Enables authors to define and use new types of DOM elements in a document.

The definition looks quite simple in theory, but in practice the process of creating and using a custom element involves:

  1. A decent amount of JavaScript
  2. Knowledge of the JavaScript API(s) to create the custom element
  3. Handling cross-browser inconsistencies.

If you manage to survive through these challenges, then you still have to worry about those browsers that do not support custom elements. Thankfully, Polymer saves the day by providing an easy-to-use framework to create and use custom elements.

If you need a quick refresher on Polymer and Web components then I would strongly recommend reading my previous article on Sitepoint that introduces these concepts in depth.

In this article, we will take a very basic example of creating a custom element with Polymer to render pull quotes. The idea originated from this article by Louis Lazaris where he sparked a debate on the semantic value of using blockquote vs aside to create pull quotes in your markup.

It’s fairly common to see blockquote, aside, or even a plain div element being used to mark up pull quotes. It’s time we put an end to this conundrum by creating a new custom element called <pull-quote> that can accurately represent our content. By the end of this article you will be able to create something like this:

Setting Up the Custom Element

Before we begin with our custom element, we will quickly set up the project folder by installing Polymer and all the dependencies via Bower.

[code language="bash"] $ bower install --save Polymer/polymer [/code]

Typically, creating a new custom element involves the following steps:

  1. Create an HTML file with the name of the custom element.
  2. Import the polymer.html file from the bower_components folder using <link>.
  3. Declare your custom element using <polymer-element>.
  4. Add the styles and the markup needed to define your custom element using the <template> tag.
  5. If your custom element involves JavaScript, call the Polymer() constructor to register the element in the DOM.

The basic approach is to first decide how you are going to use the custom element in your markup and then work your way backwards to create the template for the custom element. In this case, we plan to use the following markup every time we intend to use pull quotes in our document:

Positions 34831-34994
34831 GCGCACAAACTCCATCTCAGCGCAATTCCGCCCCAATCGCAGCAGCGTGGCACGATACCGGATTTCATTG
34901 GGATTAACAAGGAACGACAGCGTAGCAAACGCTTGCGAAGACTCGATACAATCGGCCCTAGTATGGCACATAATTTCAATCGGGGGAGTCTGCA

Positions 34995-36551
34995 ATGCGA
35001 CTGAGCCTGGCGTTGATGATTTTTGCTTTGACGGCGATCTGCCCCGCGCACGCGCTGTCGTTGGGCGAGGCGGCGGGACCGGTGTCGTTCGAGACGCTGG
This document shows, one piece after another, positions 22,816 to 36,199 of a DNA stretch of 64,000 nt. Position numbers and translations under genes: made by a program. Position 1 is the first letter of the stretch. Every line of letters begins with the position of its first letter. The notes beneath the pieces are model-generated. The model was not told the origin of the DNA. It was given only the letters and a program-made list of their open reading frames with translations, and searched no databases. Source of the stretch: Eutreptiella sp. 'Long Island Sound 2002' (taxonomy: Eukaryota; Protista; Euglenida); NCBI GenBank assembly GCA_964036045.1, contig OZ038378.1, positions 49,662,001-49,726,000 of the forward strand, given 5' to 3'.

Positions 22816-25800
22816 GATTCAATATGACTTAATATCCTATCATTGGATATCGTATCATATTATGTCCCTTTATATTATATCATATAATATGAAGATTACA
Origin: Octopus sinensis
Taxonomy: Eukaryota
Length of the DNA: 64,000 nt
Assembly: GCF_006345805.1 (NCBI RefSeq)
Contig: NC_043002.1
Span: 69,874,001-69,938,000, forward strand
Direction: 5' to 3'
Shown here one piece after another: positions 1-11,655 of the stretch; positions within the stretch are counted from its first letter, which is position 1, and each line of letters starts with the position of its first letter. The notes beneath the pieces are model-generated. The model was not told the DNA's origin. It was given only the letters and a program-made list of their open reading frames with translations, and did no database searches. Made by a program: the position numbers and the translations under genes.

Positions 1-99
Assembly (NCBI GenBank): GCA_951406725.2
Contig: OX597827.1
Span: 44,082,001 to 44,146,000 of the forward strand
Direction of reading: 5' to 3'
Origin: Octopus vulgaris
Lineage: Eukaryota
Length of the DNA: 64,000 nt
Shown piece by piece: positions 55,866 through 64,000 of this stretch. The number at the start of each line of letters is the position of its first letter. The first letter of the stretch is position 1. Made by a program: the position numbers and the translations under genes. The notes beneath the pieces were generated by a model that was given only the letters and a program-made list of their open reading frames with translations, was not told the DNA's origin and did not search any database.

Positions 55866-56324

[code language="html"] Sample text and can even contain other HTML tags. [/code]

We’ll start by creating a file called pull-quote.html in the root directory. Edit the file and import the polymer.html file that can be found in the bower_components folder:

Continue reading %Building a Pull-Quote Custom Element with Polymer%

Creating a Note Taking App with React and Flux

Di, 2014-10-21 18:00

React, by Facebook, is a very nice library for creating user interfaces. The only problem is that React doesn't care how your application handles the data. Most people use React as the V in MV*. So, Facebook introduced a pattern called Flux which brings a functional approach to data handling inside an app. This tutorial gives a brief introduction on the Flux pattern and shows how to create a note taking app using React and Flux architecture.

A Primer on Flux

Flux relies on unidirectional data flow. We have two key components in the Flux pattern:

  1. Stores : A store component, as the name suggests, stores the application data.
  2. Actions : New data flows into the stores through actions. Stores listen to actions and do some tasks (e.g. modify data) when actions are invoked. This keeps the data flow unidirectional.

To reinforce the concept let's take a real world example. For example, in a note making app you can have the following arrangement:

  1. A store called NoteStore which stores a list of notes.
  2. You can have an action called createNote. The store NoteStore listens to the action createNote and updates its list with a new note whenever the action is invoked. Data flows into the store only through actions.
  3. The NoteStore triggers an event whenever its data changes. Your React component, say NoteListComponent, listens to this event and updates the list of notes presented on the view. This is how the data flows out of the store.

So, the data flow can be visualised as following :

The biggest advantage of the Flux pattern is that it keeps your application data flat. As mutation can be done only through actions, it's easier to understand how the data change affects the whole application.


If you have gone through Facebook's guide to Flux, you might have noticed the concept of a Dispatcher. A Dispatcher is a registry of callbacks into the stores. When an action is invoked, the Dispatcher responds to it and sends the associated data to all the registered stores. Stores then check the action type and perform tasks accordingly.

The above process has been greatly simplified by a library called Reflux . It removes the concept of Dispatchers by making the actions listenable. So, in Reflux stores can directly listen to actions and respond to their invocation.

To understand the Flux pattern fully let's build a simple note taking app with Reflux, React, and Node.js.

Continue reading %Creating a Note Taking App with React and Flux%

Continuous Delivery: The Right Way to Deploy Your Software

Di, 2014-10-21 17:00

How do you deploy your web site or application to your live server? Does this describe your process?…

  1. get a copy of the latest codebase
  2. add, edit and remove code as necessary
  3. test the update
  4. copy all/changed files to the server using FTP
  5. rinse and repeat
It's a simple work-flow used by many developers. A proportion of those will also manage updates without source control such as Git or SVN. The process may be adequate for small projects with infrequent updates. Unfortunately, it breaks down the moment your site or application reaches any level of complexity.

Continue reading %Continuous Delivery: The Right Way to Deploy Your Software%